For sixteen years, the US military has been at war in Afghanistan. At its peak, there were 100,000 US troops in the country. But in its earliest days, the US military presence was limited to a small handful of special operations forces. This episode features two guests who were there at the very beginning. In the fall of 2001, Jason Amerine and Mark Nutsch were both Army captains and in command of the first Special Forces detachments on the ground in Afghanistan. Nutsch was in the country’s north, fighting alongside Abdul Rashid Dostum and the Northern Alliance, while Amerine was in the south with future Afghan president Hamid Karzai. They sat down with MWI’s Capt. Jake Miraldi and shared stories from those early days and weeks of what would ultimately become the longest war in American history.
The articles and other content which appear on the Modern War Institute website are unofficial expressions of opinion. The views expressed are those of the authors, and do not reflect the official position of the United States Military Academy, Department of the Army, or Department of Defense.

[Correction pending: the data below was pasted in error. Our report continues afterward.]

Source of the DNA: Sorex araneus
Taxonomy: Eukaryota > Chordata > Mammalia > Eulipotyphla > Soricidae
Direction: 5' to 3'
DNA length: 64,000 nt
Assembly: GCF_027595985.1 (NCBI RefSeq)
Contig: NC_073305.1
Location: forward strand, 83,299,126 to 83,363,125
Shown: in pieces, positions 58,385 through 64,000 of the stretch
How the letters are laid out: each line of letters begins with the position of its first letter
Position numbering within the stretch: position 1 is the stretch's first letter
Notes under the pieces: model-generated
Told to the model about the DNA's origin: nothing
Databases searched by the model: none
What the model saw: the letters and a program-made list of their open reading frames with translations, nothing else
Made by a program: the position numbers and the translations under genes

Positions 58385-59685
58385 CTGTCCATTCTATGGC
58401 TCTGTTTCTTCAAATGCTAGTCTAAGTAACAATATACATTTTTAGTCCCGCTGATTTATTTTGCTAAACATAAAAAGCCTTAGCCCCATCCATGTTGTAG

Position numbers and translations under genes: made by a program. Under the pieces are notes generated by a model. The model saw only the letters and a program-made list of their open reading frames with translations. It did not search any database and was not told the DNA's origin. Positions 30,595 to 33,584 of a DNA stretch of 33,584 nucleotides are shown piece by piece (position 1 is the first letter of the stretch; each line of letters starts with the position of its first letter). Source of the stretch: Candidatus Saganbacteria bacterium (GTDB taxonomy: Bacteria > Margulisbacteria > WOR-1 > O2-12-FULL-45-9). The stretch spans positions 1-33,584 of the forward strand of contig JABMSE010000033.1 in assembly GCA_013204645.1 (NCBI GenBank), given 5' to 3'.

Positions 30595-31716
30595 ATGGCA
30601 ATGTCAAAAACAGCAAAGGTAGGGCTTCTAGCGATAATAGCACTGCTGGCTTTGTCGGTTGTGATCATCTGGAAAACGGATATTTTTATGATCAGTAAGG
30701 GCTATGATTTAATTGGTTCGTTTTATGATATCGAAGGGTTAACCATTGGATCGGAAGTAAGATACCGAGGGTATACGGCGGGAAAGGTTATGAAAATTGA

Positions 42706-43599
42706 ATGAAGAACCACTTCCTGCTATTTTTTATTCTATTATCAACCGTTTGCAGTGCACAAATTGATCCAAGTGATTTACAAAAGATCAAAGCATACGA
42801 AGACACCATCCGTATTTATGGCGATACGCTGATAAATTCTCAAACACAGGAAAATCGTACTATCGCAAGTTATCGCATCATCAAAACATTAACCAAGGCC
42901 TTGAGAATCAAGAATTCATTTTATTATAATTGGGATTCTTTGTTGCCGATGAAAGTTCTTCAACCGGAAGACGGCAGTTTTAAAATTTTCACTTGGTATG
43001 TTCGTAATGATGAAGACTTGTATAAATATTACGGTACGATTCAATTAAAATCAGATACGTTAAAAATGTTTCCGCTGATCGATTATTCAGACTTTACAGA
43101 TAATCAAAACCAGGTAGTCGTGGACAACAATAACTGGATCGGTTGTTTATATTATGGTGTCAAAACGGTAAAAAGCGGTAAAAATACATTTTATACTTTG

The Modern War Institute does not screen articles to fit a particular editorial agenda, nor endorse or advocate material that is published. Rather, the Modern War Institute provides a forum for professionals to share opinions and cultivate ideas. Comments will be moderated before posting to ensure logical, professional, and courteous application to article content.